Don’t mess with the real drivers of employee performance.

Is Big Brother a new hire at your company? More and more organizations are using technology to track and enhance employee productivity.

It’s no longer just for assembly line workers. Many white-collar employers are joining the data-driven micro-managing trend. Even professionals on the soft-skills end of the spectrum are subject to this. A hospice chaplain featured in this New York Times piece said her boss requires accrual of “points” for different work activities, like visits to dying patients (1 point and up), attending funerals (1.75 points), and phone calls to grieving families (.25 point).

It’s hard to imagine that inhibiting the freedom and decision-making of a chaplain serves the people in her care. Her performance is actually harmed by the performance tracking. That’s a common complaint; employees say that these measures don’t capture or promote what the organization really wants them to do. Moreover, the experience of being tracked, watched, and judged inhibits their work.

But what are the ultimate downsides for the organization?

Employee resignations? Maybe, like Elon Musk and Mark Zuckerberg, your company leadership feels like that’s ok. Zuckerberg recently turned up the pressure on his Meta employees, virtually daring them to quit. “Realistically, there are probably a bunch of people at the company who shouldn’t be here. And part of my hope by … turning up the heat a little bit, is that I think some of you might just say that this place isn’t for you. And that self-selection is okay with me.” Musk says if Tesla employees don’t meet his new work standards, a minimum of 40 hours per week of in-office performance, “They should pretend to work somewhere else.”

Other than quitting, what’s an over-pressured worker to do? For some, it’s called “quiet quitting.”

The “quitting” part is misleading. It’s not quitting; more like coasting. People are recalculating what they owe their employer and doing the minimum to keep their jobs, focusing the extra time and energy on activities that give them more value. This is certainly not a new idea; it just has a new name and new momentum.

But won’t the productivity monitoring prevent “quiet coasting?” Probably not. Never underestimate the human capacity for workarounds. As the NYT article explains:

As these practices have spread, so has resistance to what labor advocates call one of the most significant expansions of employer power in generations. TikTok videos offer tips on outsmarting the systems, including with a “mouse jiggler,” a device that creates the appearance of activity. (One popular model is called Liberty.) Some of the most closely monitored employees in the country have become some of the most restive — warehouse workers attempting to unionize, truckers forming protest convoys.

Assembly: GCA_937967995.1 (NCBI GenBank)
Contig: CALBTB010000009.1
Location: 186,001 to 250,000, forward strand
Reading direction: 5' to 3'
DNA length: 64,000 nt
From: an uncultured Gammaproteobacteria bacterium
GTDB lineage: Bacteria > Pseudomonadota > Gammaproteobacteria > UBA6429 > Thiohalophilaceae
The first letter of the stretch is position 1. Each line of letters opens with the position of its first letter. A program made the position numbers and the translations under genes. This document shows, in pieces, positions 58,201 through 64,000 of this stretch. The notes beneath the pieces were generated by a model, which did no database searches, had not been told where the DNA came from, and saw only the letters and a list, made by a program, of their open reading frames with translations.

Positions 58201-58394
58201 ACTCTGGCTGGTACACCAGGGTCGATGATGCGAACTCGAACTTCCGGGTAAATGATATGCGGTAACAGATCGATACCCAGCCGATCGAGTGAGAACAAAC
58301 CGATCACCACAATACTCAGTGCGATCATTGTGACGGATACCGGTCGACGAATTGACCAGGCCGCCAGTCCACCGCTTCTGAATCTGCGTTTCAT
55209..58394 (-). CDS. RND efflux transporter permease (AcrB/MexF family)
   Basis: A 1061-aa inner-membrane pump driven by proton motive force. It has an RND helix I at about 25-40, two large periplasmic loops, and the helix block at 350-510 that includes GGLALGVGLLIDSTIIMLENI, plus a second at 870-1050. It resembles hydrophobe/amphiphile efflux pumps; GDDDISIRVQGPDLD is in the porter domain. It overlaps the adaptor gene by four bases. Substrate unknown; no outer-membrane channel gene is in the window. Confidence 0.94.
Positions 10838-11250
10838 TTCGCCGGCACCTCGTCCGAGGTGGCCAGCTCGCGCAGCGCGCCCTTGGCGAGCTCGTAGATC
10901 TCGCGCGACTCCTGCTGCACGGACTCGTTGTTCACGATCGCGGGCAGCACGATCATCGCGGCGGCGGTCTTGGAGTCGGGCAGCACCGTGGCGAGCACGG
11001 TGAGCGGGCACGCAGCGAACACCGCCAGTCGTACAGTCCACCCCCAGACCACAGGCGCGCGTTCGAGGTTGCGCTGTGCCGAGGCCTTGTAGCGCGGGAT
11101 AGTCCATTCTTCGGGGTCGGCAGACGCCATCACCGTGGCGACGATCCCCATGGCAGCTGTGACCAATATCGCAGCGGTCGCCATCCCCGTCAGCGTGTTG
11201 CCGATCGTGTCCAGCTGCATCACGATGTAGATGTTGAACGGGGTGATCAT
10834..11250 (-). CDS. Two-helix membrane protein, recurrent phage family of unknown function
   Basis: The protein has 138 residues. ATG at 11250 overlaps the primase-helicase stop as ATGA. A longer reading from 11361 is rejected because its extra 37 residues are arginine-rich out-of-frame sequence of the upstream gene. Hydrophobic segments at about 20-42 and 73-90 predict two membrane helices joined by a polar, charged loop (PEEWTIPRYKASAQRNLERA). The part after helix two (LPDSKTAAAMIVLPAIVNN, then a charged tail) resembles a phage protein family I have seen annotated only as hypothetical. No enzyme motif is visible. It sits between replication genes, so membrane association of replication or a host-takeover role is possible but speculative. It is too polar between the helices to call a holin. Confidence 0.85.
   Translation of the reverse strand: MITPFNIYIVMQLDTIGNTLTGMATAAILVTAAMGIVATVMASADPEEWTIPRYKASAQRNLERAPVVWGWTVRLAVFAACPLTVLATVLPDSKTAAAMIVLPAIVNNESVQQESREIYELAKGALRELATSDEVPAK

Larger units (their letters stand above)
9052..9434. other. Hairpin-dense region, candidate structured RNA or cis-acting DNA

The more powerful downside is the opportunity cost. Organizations using these draconian methods don’t seem to understand the human mind. They are undermining some powerful drivers of employee performance and retention.

  • Control is a basic human desire. Giving people control lowers anxiety and unleashes all kinds of potential. Taking away control through onerous performance monitoring does the opposite – it reduces employees to the activities being monitored. It takes away their autonomy and limits what the organization stands to gain from them.
  • Trust fulfills the human need for safety. This is really basic brain stuff. Without safety, we can’t perform properly; too much energy is diverted to finding the safety we crave. When employees don’t trust a leader or an organization, they don’t feel safe. Over-monitoring and over-measuring tell employees, ”We don’t trust you to do the right thing.” And, because trust is a balanced equation, this destroys the trust of employees for the employer. This directly undermines productivity. The Speed of Trust Summary (Stephen M.R. Covey) | Bloomsoup
  • Intrinsic motivation is a natural desire to do something; extrinsic motivation is doing something because you have to or you’re forced to. Intrinsic motivation is the holy grail of employee performance. It doesn’t happen often, but when it does, everyone wins. An intrinsically motivated employee is driven by internal rewards like challenge, curiosity, problem-solving, and altruism. Intrinsically motivated people are enthusiastic, engaged, and rise to new levels of performance because they love what they do. Moreover, intrinsic motivation lasts longer to sustain performance. The problem: extrinsic motivators like micromanaging snuff out that momentum.

So we come down on the “no” side of the over-monitoring trend. Employers, just stop it. Do the better, harder thing. Tap into the potential of employees with the freedom to be great contributors.